The patient #71 bus crowd

These people are waiting for the bus on a cold morning. We waited a long time.

The bus took me to a monastery in Cambridge, where I spent the day with monks. They are highly skilled at waiting. They are my mentors in the art of waiting. 

At lunch with the monks, one eats in silence. When finished, one does not leap up and leave the room. Rather, one waits until everyone is finished, and the superior leads a final prayer. 

I spent time that day preparing to speak a word of hope to people who are waiting. They’ve lost loved ones, and they are waiting for their souls to readjust, waiting to be able to continue life with a semblance of normalcy. They would gather in Storey Chapel at Mt. Auburn Cemetery and wait their turn to light a candle. I spend my day with the monks waiting for inspiration: what word do I have for them?

That evening, I waited again for the bus to take me back to Watertown. But it was snowing, and Mt. Auburn St. was dark, quiet, as muffled, though a blanket had been tossed over it. I didn’t mind waiting.

The next morning, I woke up later than I meant to, keeping someone waiting with whom I was meant to pray. I didn’t have to wait long to be forgiven for my trespass, which was a blessing.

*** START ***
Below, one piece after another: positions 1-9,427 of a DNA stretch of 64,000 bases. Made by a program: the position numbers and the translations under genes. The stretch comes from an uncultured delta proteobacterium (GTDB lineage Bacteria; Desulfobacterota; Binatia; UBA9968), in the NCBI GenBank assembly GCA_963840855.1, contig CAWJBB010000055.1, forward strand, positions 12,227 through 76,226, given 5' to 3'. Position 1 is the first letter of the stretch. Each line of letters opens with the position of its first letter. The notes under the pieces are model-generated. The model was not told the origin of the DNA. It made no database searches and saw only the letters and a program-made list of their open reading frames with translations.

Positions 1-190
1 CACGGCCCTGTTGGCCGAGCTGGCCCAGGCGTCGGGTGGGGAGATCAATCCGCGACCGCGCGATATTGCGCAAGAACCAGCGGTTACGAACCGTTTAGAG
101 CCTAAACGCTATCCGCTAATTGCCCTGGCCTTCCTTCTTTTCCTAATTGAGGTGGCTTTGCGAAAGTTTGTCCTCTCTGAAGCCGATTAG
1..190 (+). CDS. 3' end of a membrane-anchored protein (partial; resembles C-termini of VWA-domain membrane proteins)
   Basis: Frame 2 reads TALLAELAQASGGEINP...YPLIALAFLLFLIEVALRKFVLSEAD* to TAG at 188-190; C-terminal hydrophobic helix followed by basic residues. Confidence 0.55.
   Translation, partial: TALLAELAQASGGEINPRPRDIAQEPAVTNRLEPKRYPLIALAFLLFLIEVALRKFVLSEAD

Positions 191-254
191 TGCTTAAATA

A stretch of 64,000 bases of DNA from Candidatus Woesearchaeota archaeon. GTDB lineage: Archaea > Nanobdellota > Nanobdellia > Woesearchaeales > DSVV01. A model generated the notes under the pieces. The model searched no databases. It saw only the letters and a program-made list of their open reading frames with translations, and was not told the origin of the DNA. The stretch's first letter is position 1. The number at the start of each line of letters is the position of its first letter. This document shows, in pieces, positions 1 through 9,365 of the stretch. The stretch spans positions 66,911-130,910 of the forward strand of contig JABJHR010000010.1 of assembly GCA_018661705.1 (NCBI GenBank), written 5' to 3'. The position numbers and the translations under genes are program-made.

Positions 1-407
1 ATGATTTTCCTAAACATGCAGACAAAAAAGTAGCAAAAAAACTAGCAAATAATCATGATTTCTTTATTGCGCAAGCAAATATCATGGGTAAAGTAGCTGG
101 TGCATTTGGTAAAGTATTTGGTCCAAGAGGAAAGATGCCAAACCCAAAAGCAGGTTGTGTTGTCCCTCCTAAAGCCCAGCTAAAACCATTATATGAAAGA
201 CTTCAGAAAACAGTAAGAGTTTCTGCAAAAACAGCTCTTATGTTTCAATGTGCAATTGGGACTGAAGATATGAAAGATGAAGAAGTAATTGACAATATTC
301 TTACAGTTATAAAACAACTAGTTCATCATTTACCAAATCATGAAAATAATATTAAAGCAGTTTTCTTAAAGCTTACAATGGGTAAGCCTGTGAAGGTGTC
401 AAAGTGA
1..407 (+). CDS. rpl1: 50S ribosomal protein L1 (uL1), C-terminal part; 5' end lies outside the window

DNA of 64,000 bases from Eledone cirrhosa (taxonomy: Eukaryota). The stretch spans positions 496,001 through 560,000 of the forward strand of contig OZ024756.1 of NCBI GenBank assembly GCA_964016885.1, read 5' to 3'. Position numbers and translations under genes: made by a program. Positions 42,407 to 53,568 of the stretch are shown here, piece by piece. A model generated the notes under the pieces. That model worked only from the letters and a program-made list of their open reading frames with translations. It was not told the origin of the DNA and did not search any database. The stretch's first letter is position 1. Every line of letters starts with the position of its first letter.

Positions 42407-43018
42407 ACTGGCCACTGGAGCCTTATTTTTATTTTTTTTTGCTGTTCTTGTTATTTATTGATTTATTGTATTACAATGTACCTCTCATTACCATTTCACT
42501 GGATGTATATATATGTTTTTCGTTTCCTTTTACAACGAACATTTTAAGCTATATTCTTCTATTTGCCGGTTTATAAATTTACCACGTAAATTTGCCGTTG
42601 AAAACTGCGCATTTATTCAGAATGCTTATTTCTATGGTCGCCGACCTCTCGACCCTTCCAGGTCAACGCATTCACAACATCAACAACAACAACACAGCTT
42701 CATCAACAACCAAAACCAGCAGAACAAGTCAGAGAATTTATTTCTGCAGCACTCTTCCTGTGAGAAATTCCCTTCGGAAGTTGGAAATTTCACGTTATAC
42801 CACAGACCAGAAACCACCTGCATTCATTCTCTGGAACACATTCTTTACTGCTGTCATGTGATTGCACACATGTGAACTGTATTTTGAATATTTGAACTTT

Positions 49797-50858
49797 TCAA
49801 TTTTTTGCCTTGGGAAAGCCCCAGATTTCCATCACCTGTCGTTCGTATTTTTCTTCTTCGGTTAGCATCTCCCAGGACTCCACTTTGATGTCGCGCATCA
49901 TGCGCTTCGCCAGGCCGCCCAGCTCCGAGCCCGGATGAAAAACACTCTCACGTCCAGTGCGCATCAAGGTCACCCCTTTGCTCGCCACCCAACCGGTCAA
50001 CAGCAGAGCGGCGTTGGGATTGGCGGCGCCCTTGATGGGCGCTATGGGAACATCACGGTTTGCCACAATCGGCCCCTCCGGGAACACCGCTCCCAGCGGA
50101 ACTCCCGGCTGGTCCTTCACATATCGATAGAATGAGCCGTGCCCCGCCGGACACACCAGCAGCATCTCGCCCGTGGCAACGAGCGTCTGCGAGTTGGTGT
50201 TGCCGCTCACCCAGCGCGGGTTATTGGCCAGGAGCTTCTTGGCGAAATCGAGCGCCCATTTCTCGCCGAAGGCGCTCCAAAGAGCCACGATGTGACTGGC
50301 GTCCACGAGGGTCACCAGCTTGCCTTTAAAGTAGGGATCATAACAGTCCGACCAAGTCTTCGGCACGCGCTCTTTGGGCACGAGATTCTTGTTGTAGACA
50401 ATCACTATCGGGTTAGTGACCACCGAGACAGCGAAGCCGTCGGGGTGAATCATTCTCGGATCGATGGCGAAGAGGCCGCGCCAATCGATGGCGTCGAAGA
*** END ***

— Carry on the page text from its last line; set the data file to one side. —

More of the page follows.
What are you waiting for? And where? And with whom?


About amymccreath

I'm a pastor and mother who loves to make connections between people, between ideas, and between stuff we label "sacred" and "secular." I aspire to be like a Cedar of Lebanon in the midst of the changes and chances of life, but like most folks, generally find that I can really only navigate the tumult hand in hand with others. Good coffee helps, too.
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One Response to Waiting

  1. Brad says:

    I gave up waiting for the 71. It was a bad relationship and I walked away from it, literally I biked away from it. Currently I wait for closure of my mother’s unexpected death. I don’t know when or even if this will happen. That’s hyperbolic, there will be some type of closure, but I have no idea what it will look like. Sometimes I wait in silence, other times not so much. The where is everywhere. This waiting walks with me and I with it.

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